Spotlight on Research: History Professor Examines AIDS Impact in South Africa
Posted: November 4, 2004 at 1:00 am, Last Updated: November 30, -0001 at 12:00 am
Ben Carton, associate professor in History and Art History, returned to Mason this semester after spending more than six months living and researching in KwaZulu-Natal, South Africa. Carton has been implementing a memory project he created, Sinomlando (pronounced see-nome-landoh), which means “we have history,” as fulfillment to a Fulbright scholarship he earned in 2002.
In South Africa, Carton worked with counselors to record oral histories of children who are losing their parents, guardians, and mentors to AIDS. “Gone is the exciting period of democratic inclusion of greater opportunities for children to go to better schools and so on. From that position of hope [they have gone] to a position of growing despair, as productive people—parents with jobs and teachers, for instance—are killed by the hidden violence of AIDS,” he says.
Carton is examining the effect that the AIDS epidemic has had on a new, democratic, post-apartheid country. “Specifically, I’m looking at what kind of an impact this is having on children and their guardians, really the grandparents, who have to pick up the pieces and help to be leaders and nurturers.”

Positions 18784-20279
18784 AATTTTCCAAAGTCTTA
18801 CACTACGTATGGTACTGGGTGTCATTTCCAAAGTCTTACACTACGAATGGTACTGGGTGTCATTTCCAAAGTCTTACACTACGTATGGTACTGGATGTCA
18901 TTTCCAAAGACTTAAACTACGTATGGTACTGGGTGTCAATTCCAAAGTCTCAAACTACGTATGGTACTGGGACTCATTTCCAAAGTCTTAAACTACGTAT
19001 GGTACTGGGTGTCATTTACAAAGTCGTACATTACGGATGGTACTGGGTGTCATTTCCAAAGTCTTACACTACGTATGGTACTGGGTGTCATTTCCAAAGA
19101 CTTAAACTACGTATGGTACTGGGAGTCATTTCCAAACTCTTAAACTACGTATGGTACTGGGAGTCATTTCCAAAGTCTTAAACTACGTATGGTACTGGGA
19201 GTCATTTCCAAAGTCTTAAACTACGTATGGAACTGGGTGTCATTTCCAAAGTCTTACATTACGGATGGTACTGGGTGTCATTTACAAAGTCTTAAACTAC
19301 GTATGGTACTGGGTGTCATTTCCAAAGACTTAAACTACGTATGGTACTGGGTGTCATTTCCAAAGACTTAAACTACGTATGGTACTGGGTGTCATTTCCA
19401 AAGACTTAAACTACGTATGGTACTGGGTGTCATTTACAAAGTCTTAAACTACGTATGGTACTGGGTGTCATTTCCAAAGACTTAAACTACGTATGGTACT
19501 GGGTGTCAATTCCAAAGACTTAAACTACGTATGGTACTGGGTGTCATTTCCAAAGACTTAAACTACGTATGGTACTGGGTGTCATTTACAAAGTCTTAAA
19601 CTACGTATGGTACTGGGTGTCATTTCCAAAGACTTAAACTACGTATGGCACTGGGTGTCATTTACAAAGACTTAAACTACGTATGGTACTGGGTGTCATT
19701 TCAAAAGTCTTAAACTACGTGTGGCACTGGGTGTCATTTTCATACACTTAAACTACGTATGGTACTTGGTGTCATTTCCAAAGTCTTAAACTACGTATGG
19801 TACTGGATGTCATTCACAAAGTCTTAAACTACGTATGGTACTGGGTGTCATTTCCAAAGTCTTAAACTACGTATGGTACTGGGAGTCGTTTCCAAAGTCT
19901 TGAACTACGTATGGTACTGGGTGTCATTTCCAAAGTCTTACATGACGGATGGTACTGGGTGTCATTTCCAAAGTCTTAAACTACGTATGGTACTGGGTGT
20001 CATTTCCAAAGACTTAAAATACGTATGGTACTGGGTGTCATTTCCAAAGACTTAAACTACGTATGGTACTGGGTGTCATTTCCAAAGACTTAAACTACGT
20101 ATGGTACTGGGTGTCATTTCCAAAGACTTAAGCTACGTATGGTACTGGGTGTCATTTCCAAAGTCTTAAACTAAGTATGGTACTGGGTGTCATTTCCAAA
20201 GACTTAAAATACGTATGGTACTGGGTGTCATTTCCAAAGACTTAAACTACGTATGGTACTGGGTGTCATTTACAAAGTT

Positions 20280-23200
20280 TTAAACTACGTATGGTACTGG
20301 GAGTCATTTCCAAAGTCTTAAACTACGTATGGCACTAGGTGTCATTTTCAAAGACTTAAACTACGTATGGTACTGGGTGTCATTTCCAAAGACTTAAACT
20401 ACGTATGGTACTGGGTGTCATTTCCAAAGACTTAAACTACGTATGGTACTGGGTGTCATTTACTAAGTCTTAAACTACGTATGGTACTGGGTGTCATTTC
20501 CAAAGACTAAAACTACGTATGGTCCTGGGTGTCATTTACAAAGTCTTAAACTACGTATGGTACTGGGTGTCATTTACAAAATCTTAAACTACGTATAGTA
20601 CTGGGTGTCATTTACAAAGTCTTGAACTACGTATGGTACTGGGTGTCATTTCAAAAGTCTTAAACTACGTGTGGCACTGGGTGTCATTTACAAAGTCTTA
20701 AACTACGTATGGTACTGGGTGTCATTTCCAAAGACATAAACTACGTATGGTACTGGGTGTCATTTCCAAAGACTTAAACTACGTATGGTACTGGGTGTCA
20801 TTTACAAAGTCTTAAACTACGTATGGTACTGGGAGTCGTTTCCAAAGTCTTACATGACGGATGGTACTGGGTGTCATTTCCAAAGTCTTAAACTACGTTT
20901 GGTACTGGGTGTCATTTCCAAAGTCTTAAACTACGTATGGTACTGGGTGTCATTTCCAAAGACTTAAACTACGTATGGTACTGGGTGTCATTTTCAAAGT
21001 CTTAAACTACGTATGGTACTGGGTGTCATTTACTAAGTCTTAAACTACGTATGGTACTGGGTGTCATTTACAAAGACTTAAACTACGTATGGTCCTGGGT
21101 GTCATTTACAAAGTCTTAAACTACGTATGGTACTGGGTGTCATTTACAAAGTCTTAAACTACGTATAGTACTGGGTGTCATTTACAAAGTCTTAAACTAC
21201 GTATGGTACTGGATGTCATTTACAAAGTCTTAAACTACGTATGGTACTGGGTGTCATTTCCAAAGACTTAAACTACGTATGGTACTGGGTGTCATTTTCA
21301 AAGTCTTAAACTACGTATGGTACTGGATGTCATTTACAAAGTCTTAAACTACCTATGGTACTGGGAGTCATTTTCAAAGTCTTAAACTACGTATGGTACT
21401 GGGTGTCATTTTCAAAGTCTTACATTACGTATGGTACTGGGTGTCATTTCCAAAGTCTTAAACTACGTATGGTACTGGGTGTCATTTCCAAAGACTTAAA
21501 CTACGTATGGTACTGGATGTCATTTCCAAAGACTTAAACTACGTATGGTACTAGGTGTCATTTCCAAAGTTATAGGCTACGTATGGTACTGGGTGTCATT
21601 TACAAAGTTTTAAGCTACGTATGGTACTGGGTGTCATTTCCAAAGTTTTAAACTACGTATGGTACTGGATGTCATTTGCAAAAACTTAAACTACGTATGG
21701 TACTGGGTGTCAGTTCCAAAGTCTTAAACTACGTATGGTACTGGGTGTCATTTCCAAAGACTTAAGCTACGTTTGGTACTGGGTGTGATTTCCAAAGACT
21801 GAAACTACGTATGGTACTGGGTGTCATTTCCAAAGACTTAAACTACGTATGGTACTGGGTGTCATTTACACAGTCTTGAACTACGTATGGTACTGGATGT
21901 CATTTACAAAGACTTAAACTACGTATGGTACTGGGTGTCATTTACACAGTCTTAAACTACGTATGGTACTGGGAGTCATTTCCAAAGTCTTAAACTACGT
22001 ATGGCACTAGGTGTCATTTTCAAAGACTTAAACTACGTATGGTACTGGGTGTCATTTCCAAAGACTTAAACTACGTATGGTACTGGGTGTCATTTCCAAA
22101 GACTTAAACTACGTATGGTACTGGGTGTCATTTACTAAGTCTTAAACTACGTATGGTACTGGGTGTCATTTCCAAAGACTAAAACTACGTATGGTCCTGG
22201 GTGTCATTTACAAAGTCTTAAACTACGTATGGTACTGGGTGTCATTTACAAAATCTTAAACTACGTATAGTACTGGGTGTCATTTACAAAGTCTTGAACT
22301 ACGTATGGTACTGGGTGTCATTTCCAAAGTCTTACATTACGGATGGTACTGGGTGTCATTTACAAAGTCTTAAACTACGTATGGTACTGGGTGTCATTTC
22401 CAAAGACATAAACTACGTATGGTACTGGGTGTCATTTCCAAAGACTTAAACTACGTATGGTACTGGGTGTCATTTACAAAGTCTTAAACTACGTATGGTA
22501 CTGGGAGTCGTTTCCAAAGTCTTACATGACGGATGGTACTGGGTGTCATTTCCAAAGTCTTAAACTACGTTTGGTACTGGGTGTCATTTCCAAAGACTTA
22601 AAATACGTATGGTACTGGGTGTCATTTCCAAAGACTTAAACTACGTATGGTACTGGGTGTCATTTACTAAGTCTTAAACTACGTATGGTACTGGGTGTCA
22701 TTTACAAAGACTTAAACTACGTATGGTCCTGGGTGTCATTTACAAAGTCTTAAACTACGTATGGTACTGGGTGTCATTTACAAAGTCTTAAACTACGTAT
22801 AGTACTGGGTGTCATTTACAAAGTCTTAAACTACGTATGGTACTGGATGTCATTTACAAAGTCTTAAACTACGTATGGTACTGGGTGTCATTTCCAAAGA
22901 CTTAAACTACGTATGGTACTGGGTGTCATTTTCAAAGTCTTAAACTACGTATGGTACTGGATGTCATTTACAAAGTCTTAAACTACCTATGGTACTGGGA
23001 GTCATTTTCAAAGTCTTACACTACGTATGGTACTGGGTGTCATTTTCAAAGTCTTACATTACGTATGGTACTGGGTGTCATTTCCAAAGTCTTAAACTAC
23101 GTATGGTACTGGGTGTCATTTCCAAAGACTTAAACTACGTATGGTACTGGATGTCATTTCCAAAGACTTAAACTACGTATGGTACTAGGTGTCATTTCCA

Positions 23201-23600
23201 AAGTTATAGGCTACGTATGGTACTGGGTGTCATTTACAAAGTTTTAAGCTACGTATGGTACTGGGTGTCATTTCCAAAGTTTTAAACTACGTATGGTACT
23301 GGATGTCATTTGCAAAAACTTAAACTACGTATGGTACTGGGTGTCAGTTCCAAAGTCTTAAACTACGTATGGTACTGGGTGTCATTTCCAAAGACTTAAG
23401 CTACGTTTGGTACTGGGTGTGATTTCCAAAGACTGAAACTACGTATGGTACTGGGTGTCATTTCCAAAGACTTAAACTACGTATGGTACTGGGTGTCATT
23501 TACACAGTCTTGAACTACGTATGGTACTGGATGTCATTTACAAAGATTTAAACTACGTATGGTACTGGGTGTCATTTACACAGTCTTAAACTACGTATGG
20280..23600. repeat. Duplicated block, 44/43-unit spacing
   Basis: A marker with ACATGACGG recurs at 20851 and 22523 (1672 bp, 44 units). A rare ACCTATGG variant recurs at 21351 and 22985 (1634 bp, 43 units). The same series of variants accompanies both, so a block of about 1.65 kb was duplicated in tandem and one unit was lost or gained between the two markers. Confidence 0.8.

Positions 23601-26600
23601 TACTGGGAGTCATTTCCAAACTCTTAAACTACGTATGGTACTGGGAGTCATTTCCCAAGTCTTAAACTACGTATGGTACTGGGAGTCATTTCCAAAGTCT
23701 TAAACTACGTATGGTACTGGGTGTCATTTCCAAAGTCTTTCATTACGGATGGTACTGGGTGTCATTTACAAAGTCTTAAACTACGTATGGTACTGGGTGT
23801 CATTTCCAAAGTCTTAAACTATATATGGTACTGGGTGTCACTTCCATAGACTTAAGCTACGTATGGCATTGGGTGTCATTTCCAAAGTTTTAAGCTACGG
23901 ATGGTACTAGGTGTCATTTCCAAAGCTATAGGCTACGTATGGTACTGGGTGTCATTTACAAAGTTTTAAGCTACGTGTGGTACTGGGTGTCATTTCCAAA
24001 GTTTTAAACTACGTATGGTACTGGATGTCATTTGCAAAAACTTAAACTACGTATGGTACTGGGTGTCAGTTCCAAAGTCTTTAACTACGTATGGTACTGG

Another part of his work involved interviewing researchers and counselors who recorded testimony of South Africans who endured tumultuous change, some violent, that led to the country’s democracy. Carton’s research aims to ascertain a broad view of South Africa’s resilience and has contributed to his editing a book, with support from the Nelson Mandela Children’s Fund, called Oral History in Wounded Country.
Carton’s research continues as he completes an edited book, Being Zulu: Contesting Identities Past and Present, which is due to be published in late 2005. Carton has worked for four years on its 55 chapters and 16 essays written by 38 different scholars. He is also writing a book on his research on Zulu that incorporates race as a central theme.
Ben Carton (far left) with his son in South Africa.
Photo courtesy Ben Carton
The history professor has lived in Zululand “off-and-on” for more than 15 years, and he has traveled to more than 19 countries in South, East, and West Africa. He is the author of Blood from Your Children: The Colonial Origins of Generational Conflict in South Africa (2000).
Additionally, Carton is working with Phyllis Slade Martin, African American Studies associate director, on a web-based historical study of William Sheppard, an African American missionary and human rights advocate who became a major African arts collector. The study is supported by the Virginia Humanities Foundation.
Carton received his PhD from Yale University and specializes in Africa, colonial frontiers, and cultural and oral history.